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Common Aviation Command and Control System

USMC PEO Land Systems Programs 2011-2012

The Common Aviation Command and Control System (CAC2S) program aims to modernize the equipment of the Marine Air Command and Control System (MACCS) to remedy operational, technical, and performance deficiencies. It will eliminate dissimilar stove-piped legacy systems and provide standardized modular and scalable tactical facilities and common baseline hardware and software for all Marine Corps aviation command-and-control (C2) elements. The new equipment, carried on Humvees with trailers, will significantly increase battlefield mobility and reduce the physical size and logistical footprint of the MACCS.

At present, C2 functions such as airspace management, close air support, and air defense operations are performed using a variety of equipment, little of which is the same, with each component requiring specific training and maintenance. CAC2S will provide high commonality, which is expected to result in efficiencies and cost savings in training and logistics support.

As Navy Capt. Pat Costello, the CAC2S program manager within the Marine Corps’ Program Executive Office for Land Systems explained, “The first phase is to leverage two existing systems – the Combat Operations Center [COC] developed for Marine ground forces C2, and the MRQ-12 Humvee-mounted communications vehicle. We are developing the software and other modifications to them that are required for the COC, already produced by General Dynamics C4 Systems, to become CAC2S’s PDS and for the MRQ-12 to become its CS. We want to put an initial baseline capability into the hands of operational Marines as early as possible.”

The main capability of CAC2S will be implemented in the Tactical Air Command Center (TACC), the Direct Air Support Center (DASC), and the Tactical Air Operations Center (TAOC), which fall under a Marine Air Control Group at the Marine Air Wing. The TACC manages the wing’s air assets. The DASC communicates with aircraft and coordinates air assault, close air support, battlefield air interdiction, and other air operations in support of Marines on the ground. The TAOC performs air surveillance and controls air-to-air fighter and air defense operations.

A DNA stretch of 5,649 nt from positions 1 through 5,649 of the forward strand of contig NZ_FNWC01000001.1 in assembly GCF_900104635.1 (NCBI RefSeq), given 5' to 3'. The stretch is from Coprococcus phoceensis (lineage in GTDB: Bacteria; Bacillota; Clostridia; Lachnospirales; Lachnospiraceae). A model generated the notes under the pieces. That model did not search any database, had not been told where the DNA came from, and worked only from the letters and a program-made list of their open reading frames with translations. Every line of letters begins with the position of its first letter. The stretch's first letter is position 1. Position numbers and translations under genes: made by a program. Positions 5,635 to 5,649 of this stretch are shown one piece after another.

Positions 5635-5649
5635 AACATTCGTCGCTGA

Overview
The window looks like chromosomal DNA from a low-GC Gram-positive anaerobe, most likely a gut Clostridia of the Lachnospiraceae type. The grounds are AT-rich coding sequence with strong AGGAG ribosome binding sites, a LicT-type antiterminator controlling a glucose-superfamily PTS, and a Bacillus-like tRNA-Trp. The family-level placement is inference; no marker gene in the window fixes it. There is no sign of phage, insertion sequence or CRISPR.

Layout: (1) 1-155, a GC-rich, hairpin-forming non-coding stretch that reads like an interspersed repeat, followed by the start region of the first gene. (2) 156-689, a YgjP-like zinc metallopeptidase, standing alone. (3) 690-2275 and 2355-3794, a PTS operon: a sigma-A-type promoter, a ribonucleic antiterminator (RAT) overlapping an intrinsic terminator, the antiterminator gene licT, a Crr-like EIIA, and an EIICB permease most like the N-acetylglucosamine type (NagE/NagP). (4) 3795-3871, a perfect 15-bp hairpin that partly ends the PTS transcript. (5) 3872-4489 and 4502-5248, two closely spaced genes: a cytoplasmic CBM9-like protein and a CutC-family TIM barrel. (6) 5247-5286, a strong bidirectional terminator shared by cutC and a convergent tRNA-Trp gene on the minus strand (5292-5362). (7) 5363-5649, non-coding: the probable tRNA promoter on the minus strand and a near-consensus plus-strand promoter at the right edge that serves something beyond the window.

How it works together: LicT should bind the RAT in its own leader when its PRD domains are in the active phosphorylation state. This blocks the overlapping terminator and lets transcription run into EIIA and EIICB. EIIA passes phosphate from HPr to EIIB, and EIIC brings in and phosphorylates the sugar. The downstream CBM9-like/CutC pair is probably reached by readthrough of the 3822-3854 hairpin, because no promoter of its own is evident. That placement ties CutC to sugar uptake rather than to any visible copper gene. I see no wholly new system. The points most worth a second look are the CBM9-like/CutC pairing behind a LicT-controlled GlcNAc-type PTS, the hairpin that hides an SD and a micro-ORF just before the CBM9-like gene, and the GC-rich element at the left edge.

CAC2S will have three Humvee-based components: the Processing and Display Subsystem (PDS), the Communications Subsystem (CS), and the Sensor Data Subsystem (SDS). The three combine to create one complete air C2 system. The Marine Corps restructured the CAC2S program in May 2009 to reduce technical risk. It adopted a revised acquisition strategy, implementation of which is in two phases.

As Navy Capt. Pat Costello, the CAC2S program manager within the Marine Corps’ Program Executive Office for Land Systems explained, “The first phase is to leverage two existing systems – the Combat Operations Center [COC] developed for Marine ground forces C2, and the MRQ-12 Humvee-mounted communications vehicle. We are developing the software and other modifications to them that are required for the COC, already produced by General Dynamics C4 Systems, to become CAC2S’s PDS and for the MRQ-12 to become its CS. We want to put an initial baseline capability into the hands of operational Marines as early as possible.”

Development of the SDS, which faced some fairly significant technical challenges, was deferred to Phase II. The SDS will integrate inputs from the various sensors that the Marine Corps uses, to include the planned Ground/Air Task-Oriented Radar (G/ATOR), as well as from tactical data links and other sources.